- PhD, University of Oxford
- Assistant Professor, Molecular Physiology and Biological Physics
Transport of biopolymers across biological membranes with a particular interest in polysaccharide and protein translocation.
Many biopolymers, such as polypeptides, nucleic acids and polysaccharides, have to cross at least one membrane to reach their final destination. Our knowledge has expended significantly on the translocation and membrane integration of polypeptides; however, very little is known about how one of the most hydrophilic polymers, the polysaccharide, can cross the hydrophobic barrier surrounding every cell.
Polysaccharides come in many forms and serve a multitude of different functions. For example, starch and glycogen are means of energy storage, cellulose and chitin confer structural stability to the cell and hyaluronan influences cell differentiation, proliferation and migration. To serve their ultimate purpose, many of these polysaccharides, which can be several microns in length, are transported across biological bilayers. In many cases membrane embedded, processive polysaccharide synthases link intracellular building blocks (activated sugars) and translocate the growing polysaccharide chain across the bilayer. This process requires (1) the specific binding of the activated sugars by intracellular domains, (2) stereospecific glycosyltransferase activities to covalently link the building blocks, (3) the formation of a channel spanning the bilayer and (4) the translocation of the growing polysaccharide chain across the membrane. Mechanistically, this process promises to be fundamentally different from protein translocation, since the synthase that generates the polymer is combined with the channel across the membrane in a single polypeptide chain.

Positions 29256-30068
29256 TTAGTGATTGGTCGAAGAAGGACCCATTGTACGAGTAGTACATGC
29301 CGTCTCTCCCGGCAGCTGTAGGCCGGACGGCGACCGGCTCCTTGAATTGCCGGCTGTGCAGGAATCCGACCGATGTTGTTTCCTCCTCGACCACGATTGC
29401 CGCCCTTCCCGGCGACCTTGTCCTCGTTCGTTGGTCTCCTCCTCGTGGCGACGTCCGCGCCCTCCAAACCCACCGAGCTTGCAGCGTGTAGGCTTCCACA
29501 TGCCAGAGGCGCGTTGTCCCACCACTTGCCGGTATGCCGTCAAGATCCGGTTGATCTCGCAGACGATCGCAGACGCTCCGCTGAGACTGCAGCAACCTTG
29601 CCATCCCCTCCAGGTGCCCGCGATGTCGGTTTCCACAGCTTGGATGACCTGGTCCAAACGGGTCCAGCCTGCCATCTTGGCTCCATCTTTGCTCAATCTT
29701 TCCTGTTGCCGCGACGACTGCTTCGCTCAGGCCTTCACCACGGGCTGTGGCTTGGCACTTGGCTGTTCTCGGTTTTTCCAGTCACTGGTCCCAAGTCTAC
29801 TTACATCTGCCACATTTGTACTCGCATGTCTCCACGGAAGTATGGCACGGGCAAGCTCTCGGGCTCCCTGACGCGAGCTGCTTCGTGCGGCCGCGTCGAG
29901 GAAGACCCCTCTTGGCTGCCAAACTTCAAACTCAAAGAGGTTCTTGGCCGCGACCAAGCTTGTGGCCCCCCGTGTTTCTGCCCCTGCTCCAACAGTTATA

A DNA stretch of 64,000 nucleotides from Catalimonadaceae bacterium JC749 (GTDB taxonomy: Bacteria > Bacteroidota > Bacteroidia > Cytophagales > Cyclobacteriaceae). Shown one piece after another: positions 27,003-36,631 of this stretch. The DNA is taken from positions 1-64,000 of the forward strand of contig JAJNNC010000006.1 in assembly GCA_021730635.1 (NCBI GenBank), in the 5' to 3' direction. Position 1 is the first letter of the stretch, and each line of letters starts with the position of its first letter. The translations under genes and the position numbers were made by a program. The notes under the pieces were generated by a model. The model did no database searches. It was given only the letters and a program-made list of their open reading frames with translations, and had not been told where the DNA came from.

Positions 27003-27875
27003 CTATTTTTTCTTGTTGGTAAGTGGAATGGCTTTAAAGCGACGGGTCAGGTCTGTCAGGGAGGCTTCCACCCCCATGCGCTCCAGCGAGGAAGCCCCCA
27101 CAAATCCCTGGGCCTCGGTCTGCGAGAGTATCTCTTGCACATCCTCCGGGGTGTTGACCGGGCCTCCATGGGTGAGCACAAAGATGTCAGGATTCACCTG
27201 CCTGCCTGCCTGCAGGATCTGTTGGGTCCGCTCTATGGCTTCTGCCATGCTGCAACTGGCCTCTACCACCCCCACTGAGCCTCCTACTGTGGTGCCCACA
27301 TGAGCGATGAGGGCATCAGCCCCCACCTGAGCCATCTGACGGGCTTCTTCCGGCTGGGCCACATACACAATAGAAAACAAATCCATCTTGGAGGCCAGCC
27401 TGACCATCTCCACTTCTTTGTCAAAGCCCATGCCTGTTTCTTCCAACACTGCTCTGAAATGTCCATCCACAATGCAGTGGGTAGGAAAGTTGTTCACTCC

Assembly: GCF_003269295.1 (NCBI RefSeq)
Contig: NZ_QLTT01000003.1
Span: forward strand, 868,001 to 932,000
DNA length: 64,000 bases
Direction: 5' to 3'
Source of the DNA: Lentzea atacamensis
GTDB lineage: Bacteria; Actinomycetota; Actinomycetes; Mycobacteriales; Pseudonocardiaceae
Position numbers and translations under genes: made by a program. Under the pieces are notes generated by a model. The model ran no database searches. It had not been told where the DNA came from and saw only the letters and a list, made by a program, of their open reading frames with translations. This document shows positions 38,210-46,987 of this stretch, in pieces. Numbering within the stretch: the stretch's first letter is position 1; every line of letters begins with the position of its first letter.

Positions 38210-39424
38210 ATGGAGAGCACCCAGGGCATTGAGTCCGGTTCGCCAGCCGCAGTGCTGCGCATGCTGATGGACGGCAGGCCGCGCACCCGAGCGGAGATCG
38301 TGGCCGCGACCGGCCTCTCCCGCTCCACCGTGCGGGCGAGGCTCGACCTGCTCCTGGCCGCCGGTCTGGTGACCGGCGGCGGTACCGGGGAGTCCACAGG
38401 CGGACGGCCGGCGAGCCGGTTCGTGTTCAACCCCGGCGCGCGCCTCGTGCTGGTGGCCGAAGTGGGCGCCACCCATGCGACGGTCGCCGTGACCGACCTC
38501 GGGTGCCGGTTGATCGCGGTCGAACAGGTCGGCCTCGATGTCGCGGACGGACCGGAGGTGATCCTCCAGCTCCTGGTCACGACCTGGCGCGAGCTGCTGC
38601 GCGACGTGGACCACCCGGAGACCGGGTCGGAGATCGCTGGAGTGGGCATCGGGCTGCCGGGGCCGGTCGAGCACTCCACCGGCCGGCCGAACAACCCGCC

Studying the translocation of polysaccharides across biological membranes necessitates a broad spectrum of techniques. Initially, target proteins will be cloned and expressed followed by purification. With high quality material in hand, biophysical and biochemical studies will follow. A major aim of the laboratory is the structural characterization of glycosyltransferases involved in hyaluronan, cellulose and curdlan synthesis. Simultaneously, we will work to establish an in vitro polysaccharide translocation assay by reconstituting purified enzymes into proteoliposomes. This will allow us to (1) reproduce the biosynthesis and translocation of the polymer outside the cell, (2) to develop assays that identify the path of the polysaccharide through the membrane channel and (3) to identify conditions that will trap translocation intermediates.
As an interdisciplinary approach, we will use electron microscopy to study the supra-molecular assemblies some of the glycosyltransferases form in native membranes as well as cell biology techniques to study the surface expression of matrix polysaccharides in a physiological context.
Techniques to be applied:
Recombinant DNA-, Molecular Biology techniques
Protein expression in bacterial and eukaryotic systems
Reconstitution of proteins into lipid vesicles
Enzyme activity assays
Protein purification (metal affinity-, ion exchange- and gel filtration chromatography)
- Hubbard C, McNamara J, Azumaya C, Patel M, Zimmer J. The hyaluronan synthase catalyzes the synthesis and membrane translocation of hyaluronan. Journal of molecular biology. 2012;418(1): 21-31. PMID: 22343360
- Mazur O, Zimmer J. Apo- and cellopentaose-bound structures of the bacterial cellulose synthase subunit BcsZ. The Journal of biological chemistry. 2011;286(20): 17601-6. PMID: 21454578 | PMCID: PMC3093835
- Morgan J. L., Strumillo J., Zimmer J.. Crystallographic snapshot of cellulose synthesis and membrane translocation Nature. 493(7431): 181-6.
- Omadjela O., Narahari A., Strumillo J., Melida H., Mazur O., Bulone V., Zimmer J.. BcsA and BcsB form the catalytically active core of bacterial cellulose synthase sufficient for in vitro cellulose synthesis Proc Natl Acad Sci U S A. 110(44): 17856-61.